Meteorologist Judah Cohen has earned a stellar reputation for developing accurate winter outlooks. Over the last decade, his outlooks have been right far more often than not. In several instances, they have bested government-issued forecasts.
This year, Cohen – who works at the firm Atmospheric and Environmental Research (AER), a unit of Verisk Climate – is predicting a warmer than normal winter for the East Coast. And, in the Washington, D.C. area, he favors normal to below normal snow.
Cohen’s forecasting research and methods, which has been supported by the National Science Foundation, are heavily focused on the behavior of Siberian snow cover in October.
Related: Siberian snowfall may help improve U.S. weather forecasts, meteorologist says (from 2011)
When Siberian snow cover extent is prosperous and increases rapidly in October, it provides a strong signal that a weather pattern known as the Arctic Oscillation (AO) will tend towards its negative phase during the winter months (December through March).
When the AO is negative, frigid air spills south from the Arctic and temperatures are usually colder than average over eastern North America and western Europe. In the D.C. area, the overwhelming majority of our big snowstorms have occurred in winters in which the AO averaged negative.
Conversely, when there’s little October Siberian snow cover and it advances slowly, the AO is typically positive during winter.
A positive AO usually means cold air is bottled up in the Arctic and it’s mild in the mid-latitudes. In the D.C. area, snow is typically scarce in AO positive winters.
The statistical correlation between the rate of October snow advance in Siberia and the phase of the AO, demonstrated by Cohen, is striking.
This October, Cohen says, the snow in Siberia advanced slowly, a sign that the positive phase of the AO may well dominate this winter – which would favor above normal temperatures on the East Coast and lower odds for big snows.
But there’s one wrinkle this year, Cohen says. Even though Siberian snow advanced much more slowly than normal this October, its overall extent was substantially above normal. Such a mixed signal makes this year’s AO forecast more uncertain, Cohen stresses.
Cohen offers additional insights and detail about his winter outlook in the interview below, which we conducted via email.
Q: Describe the state of Siberia snow in October. How abundant was it and how quickly did it advance?
A: This October was highly anomalous in that the snow cover extent [SCE] and the snow advance index [SAI] strongly diverged. The SCE was well above normal, which is a robust prediction of a negative winter AO while the SAI was well below normal, which is a robust prediction of a positive winter AO. This has never happened over the forty years that we have calculated both indices. I view the SAI as the more reliable predictor but I also think it would be a mistake to dismiss the high Siberian SCE from this past October. How the two predictions evolve this winter should be interesting.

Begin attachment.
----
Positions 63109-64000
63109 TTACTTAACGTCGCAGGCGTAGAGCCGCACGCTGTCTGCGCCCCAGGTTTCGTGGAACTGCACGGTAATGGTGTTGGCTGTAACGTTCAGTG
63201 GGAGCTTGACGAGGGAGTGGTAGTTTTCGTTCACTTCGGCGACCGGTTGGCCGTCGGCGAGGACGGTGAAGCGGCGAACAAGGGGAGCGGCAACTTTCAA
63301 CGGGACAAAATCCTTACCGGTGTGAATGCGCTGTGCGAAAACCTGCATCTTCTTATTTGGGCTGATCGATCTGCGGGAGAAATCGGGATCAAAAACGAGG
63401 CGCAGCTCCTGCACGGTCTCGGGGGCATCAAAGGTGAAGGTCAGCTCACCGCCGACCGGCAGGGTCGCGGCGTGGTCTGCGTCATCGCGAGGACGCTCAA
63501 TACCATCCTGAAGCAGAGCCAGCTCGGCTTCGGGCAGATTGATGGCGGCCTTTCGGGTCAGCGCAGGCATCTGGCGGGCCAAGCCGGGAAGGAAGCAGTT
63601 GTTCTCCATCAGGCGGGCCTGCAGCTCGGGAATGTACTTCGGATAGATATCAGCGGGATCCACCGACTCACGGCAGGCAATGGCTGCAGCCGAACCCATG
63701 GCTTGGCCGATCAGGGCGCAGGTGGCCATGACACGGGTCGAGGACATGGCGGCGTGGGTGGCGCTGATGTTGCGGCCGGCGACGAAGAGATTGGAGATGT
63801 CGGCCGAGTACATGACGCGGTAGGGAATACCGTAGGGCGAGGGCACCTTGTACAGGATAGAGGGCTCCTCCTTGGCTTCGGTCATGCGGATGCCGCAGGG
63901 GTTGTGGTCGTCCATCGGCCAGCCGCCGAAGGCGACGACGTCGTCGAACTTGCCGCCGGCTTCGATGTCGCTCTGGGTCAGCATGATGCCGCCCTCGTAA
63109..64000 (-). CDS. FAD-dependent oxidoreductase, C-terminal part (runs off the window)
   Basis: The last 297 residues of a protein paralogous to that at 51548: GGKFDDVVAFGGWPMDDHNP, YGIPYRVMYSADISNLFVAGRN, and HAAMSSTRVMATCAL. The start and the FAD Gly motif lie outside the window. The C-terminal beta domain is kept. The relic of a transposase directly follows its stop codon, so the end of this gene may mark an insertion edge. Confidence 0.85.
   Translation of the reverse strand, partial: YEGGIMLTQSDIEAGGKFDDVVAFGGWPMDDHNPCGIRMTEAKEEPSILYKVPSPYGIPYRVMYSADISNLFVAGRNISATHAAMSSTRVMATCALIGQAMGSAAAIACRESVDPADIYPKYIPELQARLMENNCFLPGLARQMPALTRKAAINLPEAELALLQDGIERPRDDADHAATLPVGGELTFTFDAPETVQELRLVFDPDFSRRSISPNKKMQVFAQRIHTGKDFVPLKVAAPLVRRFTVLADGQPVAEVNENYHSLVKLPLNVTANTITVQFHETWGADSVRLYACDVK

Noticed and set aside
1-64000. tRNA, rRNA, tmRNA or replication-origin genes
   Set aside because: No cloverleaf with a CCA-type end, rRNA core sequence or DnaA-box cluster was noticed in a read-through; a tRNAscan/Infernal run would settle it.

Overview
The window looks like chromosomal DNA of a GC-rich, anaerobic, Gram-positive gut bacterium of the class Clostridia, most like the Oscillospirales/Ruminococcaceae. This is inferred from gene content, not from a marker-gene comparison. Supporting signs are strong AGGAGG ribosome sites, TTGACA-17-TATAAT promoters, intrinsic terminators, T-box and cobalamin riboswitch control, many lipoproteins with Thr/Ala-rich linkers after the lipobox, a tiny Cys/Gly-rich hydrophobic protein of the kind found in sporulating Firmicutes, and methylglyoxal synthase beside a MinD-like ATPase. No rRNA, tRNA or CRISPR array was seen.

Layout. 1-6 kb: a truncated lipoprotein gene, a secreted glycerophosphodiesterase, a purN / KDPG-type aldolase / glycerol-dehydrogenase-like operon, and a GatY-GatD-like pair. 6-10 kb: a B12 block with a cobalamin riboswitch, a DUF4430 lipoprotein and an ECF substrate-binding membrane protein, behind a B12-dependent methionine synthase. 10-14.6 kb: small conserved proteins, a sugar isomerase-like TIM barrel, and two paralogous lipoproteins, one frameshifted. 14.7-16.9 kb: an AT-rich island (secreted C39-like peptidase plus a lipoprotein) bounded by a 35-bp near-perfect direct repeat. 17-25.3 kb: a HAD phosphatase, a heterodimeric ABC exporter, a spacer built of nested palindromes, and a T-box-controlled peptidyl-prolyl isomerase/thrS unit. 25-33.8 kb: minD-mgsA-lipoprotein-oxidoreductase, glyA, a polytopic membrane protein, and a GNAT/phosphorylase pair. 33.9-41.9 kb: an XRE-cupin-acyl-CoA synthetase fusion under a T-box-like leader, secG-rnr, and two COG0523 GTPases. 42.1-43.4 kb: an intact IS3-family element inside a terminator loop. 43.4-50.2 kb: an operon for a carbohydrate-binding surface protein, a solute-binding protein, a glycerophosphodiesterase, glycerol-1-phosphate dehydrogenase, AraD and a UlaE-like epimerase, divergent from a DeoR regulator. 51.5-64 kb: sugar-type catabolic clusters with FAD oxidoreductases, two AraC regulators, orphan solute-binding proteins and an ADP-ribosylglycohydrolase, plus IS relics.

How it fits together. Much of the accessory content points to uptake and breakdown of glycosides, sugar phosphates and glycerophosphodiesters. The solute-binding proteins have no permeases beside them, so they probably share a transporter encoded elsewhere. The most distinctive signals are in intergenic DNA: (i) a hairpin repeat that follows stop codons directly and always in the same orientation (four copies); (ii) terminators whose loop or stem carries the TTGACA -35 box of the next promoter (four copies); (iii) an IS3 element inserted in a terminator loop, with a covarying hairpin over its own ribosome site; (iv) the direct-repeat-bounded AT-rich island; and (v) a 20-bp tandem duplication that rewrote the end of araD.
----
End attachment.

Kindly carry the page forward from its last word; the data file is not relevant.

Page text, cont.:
Q: What are your thoughts on the AO through the winter?
A: I have to admit that I am struggling with how to interpret the conflicting predictions based on Siberian snow cover. . . . Based on what I have seen so far the hemispheric circulation of the atmosphere has evolved more consistently as if the Siberian snow cover was below normal or closer to the prediction derived from the SAI. Therefore, this favors an overall positive winter AO. However I do see signs, based on the large-scale energy propagation of the atmosphere, that favor building of high pressure in the mid-high latitudes in the near term and that should help to support colder temperatures and even a negative AO right at the start of winter. Eventually I would expect atmospheric conditions to favor a more positive AO but that is no guarantee.
Q: What are your thoughts on weather and temperatures in the Eastern U.S., Mid-Atlantic region this winter?
A: It is looking as if the winter will get off to a relatively cold start in the Eastern U.S. and Mid-Atlantic. If that cold air can generate an extensive snow cover across the U.S. the cold can become self-perpetuating and persist longer.
Still, based on the SAI prediction of an overall positive winter AO, I would expect temperatures to eventually turn milder.
However, it is important to recognize the limitation of the forecast. Using snow cover to predict winter temperatures is dependent on the assumption that the AO is a reliable predictor of temperatures in the Eastern US. …the relationship between the AO and surface temperatures is stronger across northern Eurasia than eastern North America. The AO has been strongly positive this month so far; temperatures across northern Eurasia are well above normal yet in the Eastern US temperatures will average below normal for the month. The positive AO is associated with low pressure across the Arctic, which favors stronger westerly winds that has drawn milder air deep into Eurasia. At the same time, the positive AO is also often associated with ridging in the Central Pacific that then allows a trough along the West Coast that drives mild Pacific air across the US. However, this month the Pacific ridging is further east than its average position, closer to the West Coast, so instead that ridging has allowed cold air to slide out of Canada into the Eastern US. It is those kind of regional subtleties that are hard to predict ahead of time but yet can make or break the forecast.
Q: Can you offer some thoughts on snowfall in D.C. this winter?
A: If the forecast holds up and it is a warm winter in D.C., I think it would be going out too much on a limb to predict above normal snowfall. However, I do think that high SCE value does tilt the probability to better than climatology that there is at least one large snowstorm (12 inches or more) in the Northeast this winter, somewhere between D.C. and Boston.